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Retired U.S. Army Sgt. Frankie Ramirez pauses as he describes fighting in the Battle of Corregidor during WWII. Ramirez, 92, fought with a regiment of the Philippine Scouts at Fort Frank, a small rocky island that served as one of four defense forts at the entrance to Manila Bay. When allied forces were finally forced to surrender after the fall of Bataan on April 9, 1942, Ramirez became one of 70,000 prisoners of war at Camp O'Donnell, which the Japanese had converted into a prison camp to hold survivors of infamous Bataan Death March. Because he was a native Filipino, he was released after three months. He promptly joined a guerilla group and kept fighting the Japanese until the war ended. After WWII, he went on to serve for another 16 years, fighting in the Korean War before finally being stationed at Fort Hood in 1961. Today he lives a quiet life with his wife Christa in Killeen, Texas. (U.S. Army photo by Sgt. Ken Scar, 7th Mobile Public Affairs Detachment)

Sgt. Ken Scar

Area veterans are mourning the loss of a Killeen veteran who fought the Japanese in the Philippines during World War II.

Retired U.S. Army Sgt. Frankie Ramirez, who had survived being in a Japanese prisoner-of-war camp for months, died Wednesday. He was 96 and a longtime Killeen resident.

A native of the Philippines, Ramirez fought with a regiment of the Philippine Scouts during the war at Fort Frank, a small rocky island that served as one of four defense forts at the entrance to Manila Bay, according to a 2014 Army article about the veteran.

When allied forces were forced to surrender after the fall of Bataan, Ramirez became one of 70,000 prisoners of war who were either carted to Camp O’Donnell, which the Japanese had converted into a prison camp, or forced to walk in the infamous Bataan Death March.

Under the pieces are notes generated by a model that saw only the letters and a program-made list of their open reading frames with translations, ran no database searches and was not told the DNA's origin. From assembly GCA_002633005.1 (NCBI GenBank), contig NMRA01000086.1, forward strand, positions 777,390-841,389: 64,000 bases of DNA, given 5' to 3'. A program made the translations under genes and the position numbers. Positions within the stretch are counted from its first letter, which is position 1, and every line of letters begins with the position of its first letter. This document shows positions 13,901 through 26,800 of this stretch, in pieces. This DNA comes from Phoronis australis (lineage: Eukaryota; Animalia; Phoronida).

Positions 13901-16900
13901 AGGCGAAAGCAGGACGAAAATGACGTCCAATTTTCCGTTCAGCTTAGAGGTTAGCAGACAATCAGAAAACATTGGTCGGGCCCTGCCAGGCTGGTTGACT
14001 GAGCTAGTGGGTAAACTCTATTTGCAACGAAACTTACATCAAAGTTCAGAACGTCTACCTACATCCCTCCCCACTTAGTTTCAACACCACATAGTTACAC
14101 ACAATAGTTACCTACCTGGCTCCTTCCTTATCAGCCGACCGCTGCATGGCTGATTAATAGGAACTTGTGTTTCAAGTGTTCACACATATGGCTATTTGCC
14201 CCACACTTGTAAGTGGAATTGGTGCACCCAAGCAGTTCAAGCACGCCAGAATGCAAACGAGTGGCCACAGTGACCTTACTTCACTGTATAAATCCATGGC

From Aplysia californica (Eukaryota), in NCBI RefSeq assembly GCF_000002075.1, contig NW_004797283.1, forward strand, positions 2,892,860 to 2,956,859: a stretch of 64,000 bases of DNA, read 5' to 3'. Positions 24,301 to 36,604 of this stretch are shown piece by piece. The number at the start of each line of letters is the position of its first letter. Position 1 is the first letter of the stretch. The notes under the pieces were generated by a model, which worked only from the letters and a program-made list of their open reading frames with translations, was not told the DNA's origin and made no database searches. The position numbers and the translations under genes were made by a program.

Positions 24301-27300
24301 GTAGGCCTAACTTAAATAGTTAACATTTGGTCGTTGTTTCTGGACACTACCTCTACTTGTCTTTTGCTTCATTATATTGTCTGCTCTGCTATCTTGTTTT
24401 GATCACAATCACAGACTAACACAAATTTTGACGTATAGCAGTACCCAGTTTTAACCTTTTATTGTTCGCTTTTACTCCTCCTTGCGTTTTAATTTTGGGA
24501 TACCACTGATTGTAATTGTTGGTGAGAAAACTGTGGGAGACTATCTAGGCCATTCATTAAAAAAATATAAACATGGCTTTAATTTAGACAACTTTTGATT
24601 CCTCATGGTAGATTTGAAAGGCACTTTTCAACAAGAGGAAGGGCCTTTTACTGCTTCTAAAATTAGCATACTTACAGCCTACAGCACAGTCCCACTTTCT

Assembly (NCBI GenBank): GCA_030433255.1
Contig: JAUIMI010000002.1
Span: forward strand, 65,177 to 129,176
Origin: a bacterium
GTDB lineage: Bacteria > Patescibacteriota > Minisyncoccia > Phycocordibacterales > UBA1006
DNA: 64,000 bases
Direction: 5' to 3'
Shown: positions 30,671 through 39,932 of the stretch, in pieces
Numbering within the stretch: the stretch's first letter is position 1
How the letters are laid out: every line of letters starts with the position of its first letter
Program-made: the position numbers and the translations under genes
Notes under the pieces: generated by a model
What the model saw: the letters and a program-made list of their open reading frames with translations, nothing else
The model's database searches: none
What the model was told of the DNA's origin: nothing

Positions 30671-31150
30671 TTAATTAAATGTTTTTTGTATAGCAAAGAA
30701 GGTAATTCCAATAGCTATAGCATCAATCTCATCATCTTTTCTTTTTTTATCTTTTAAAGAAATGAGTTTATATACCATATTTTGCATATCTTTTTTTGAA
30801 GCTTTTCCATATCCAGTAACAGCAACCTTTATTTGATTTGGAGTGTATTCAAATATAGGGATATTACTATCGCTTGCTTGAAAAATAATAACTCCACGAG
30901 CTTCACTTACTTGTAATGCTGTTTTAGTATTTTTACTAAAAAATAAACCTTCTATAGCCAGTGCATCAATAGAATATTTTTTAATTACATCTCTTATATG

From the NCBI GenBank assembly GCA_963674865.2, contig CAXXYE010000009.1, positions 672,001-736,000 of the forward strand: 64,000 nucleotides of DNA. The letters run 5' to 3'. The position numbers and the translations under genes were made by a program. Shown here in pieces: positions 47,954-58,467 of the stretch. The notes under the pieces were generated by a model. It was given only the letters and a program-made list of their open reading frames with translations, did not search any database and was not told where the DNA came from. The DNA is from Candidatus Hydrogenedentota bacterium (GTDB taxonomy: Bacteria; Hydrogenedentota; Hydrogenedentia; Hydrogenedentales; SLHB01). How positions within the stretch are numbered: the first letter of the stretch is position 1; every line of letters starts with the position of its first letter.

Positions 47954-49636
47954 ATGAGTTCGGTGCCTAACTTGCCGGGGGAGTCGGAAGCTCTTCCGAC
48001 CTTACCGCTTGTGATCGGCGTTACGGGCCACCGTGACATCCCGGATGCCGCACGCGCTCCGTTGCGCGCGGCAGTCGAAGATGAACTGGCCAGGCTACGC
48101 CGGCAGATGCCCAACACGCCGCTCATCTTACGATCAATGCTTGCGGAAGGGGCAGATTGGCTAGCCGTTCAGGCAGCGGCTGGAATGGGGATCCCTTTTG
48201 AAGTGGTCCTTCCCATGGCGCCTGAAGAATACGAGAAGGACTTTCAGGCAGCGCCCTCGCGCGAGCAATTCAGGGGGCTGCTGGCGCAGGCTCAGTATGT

After three months, Ramirez was released with other native Filipinos and immediately joined a guerilla group, where he continued fighting the Japanese until the war ended, according to the Army.

After the war, he went on to serve for another 16 years, including a tour of duty in the Korean War.

He retired out of Fort Hood to the Killeen area and lived with his wife, Christa.

In 2006, Ramirez was honored at Fort Hood during a National POW/MIA Recognition Day ceremony.

Ramirez retired in 1961, and was active in the American Ex-Prisoners of War, Cen-Tex Chapter No. 1.

He was also a member of the Killeen-based American Legion Post 223.

Ramirez’s older brother died at Corregidor in the Philippines when Ramirez was 20 years old.

According to a Killeen Daily Herald article in 2003, Ramirez said he was happy to have survived three months in a Japanese prisoner-of-war camp, but he felt lonely remembering fallen comrades.

“It’s hard to think about them not being with you,” Ramirez told a crowd at a local Memorial Day service that year. “But this is the way we let them know that we still remember them and we still care.”

Former Killeen Mayor Dan Corbin, a Vietnam veteran and past state president of the American Legion, said Ramirez was greatly respected in Killeen’s veterans community.

Corbin called Ramirez a “wonderful man, great patriot” and active even into his 90s.

Funeral arrangements are pending with Crawford-Bowers Funeral Home of Killeen.

jbrooks@kdhnews.com | 254-501-7468

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